How to create a virtual Python shell
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By default pip installs third party packages from the Python Package Index (PyPI). In corporate environments located behind a firewall, you may require the use of an HTTP proxy server to redirect internal traffic to pypi.org, or any other repository that hosts Python packages.
What is a Virtual Python Shell?
A virtual Python shell is used to execute commands and compile Python code in a virtual environment on your local machine.
Why Use a Python Virtual Environment
A Python virtual environment is a local installation (as opposed to global installation) that has its own directory system (including site-packages), Python interpreter, and shares the standard Python library. Virtual environments allow you to run multiple Python projects and/or multiple versions of Python on the same local system without worrying about dependency conflicts between installations.
Ways to Create Virtual Python Shell Environments
Python has many different ways to create virtual environments, each with its own pros and cons. Which one you should use depends on your individual project needs:
- venv – built into the Python standard library since v3.3, venv provides support for creating and managing virtual environments. You’ll still need to use pip to install and manage packages, though.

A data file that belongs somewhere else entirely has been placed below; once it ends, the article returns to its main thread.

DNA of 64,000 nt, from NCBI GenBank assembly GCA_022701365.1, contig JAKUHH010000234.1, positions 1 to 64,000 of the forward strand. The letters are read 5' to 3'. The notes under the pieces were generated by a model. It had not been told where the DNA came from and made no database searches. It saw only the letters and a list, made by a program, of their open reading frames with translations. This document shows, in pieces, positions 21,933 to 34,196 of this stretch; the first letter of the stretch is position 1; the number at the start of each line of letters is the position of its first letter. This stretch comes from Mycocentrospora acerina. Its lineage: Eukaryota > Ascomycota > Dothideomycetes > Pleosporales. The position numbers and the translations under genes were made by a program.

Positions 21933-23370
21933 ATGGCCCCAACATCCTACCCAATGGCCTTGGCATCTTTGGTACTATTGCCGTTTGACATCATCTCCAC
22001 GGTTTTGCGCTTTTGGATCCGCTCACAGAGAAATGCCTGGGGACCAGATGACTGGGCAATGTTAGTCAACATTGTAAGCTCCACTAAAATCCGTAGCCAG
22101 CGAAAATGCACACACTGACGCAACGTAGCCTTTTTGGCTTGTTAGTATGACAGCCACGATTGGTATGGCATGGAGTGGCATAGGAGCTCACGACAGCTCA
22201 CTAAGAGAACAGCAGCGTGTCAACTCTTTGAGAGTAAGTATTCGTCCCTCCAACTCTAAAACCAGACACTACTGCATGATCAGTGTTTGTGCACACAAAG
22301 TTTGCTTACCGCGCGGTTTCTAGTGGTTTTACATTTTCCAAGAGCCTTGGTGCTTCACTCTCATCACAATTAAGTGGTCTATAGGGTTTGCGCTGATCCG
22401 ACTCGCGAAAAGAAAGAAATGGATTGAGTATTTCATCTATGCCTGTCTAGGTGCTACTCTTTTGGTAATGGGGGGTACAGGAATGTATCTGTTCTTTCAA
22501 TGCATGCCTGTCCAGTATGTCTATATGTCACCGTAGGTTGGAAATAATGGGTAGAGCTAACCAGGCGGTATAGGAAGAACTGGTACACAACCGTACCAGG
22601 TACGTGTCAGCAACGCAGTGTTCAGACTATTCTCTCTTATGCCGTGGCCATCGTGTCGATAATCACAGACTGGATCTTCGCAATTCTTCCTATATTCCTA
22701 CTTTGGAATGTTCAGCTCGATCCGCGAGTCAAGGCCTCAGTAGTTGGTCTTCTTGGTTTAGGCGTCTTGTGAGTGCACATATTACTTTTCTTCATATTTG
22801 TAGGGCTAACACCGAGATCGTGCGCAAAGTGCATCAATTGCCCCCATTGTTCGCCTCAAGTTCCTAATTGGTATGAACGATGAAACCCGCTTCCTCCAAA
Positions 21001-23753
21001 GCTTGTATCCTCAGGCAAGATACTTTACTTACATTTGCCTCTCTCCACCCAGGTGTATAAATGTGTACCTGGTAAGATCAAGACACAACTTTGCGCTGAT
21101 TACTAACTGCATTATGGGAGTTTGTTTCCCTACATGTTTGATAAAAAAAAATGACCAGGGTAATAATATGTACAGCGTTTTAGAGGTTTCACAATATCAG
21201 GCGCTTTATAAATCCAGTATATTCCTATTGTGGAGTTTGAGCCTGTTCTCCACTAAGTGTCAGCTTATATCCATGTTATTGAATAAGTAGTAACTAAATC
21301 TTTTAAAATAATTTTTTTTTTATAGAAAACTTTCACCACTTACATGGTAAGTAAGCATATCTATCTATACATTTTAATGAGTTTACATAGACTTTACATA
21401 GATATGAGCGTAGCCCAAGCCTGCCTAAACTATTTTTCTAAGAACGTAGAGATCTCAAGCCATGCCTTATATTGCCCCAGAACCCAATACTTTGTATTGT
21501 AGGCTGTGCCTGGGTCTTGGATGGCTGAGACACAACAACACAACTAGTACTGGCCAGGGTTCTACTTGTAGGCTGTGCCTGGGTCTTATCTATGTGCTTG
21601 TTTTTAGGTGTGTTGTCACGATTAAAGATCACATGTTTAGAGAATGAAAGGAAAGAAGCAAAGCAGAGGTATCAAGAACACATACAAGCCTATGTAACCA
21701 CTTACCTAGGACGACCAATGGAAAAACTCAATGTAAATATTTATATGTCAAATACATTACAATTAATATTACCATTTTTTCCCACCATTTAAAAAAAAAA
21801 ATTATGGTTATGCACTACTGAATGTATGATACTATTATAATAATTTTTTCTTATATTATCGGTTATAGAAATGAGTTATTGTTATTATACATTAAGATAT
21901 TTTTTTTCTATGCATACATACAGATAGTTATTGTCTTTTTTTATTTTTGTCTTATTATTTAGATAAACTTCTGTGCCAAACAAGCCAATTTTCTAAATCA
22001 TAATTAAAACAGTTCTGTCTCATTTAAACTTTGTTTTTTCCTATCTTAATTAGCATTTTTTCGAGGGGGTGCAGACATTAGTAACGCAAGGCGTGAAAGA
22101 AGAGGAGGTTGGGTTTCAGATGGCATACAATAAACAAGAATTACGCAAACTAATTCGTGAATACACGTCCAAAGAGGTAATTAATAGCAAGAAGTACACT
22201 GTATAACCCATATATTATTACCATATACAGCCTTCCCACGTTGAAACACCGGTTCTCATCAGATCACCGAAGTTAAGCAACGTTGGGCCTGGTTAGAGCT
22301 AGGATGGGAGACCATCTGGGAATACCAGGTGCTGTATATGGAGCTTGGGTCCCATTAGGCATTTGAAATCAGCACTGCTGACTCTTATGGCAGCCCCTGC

- virtualenv – a third party package introduced in Python 2, which is a more full-featured version of venv, but you’ll still need pip to manage packages.
- pyenv – Python version manager that lets you change the global Python version, install multiple local Python versions, set directory-specific or project-specific Python versions, and create and manage virtual environments. Still need pip though.
- pipenv – effectively combines pip+venv into a single tool that lets you create virtual environments with whatever Python version you want, and then install and manage packages therein.
- ActiveState Platform – package management solution that automatically creates Python runtimes environments and installs them in virtual environments. Replace pip with State Tool for installing and managing packages.
Create a Virtual Environment Shell with Venv
Venv and virtualenv have similar features and command structure, but venv has fewer options. To see all venv options, enter:
python -m venv -h
If you are working with Python 3.8 or later, you can create a virtual environment shell by doing the following: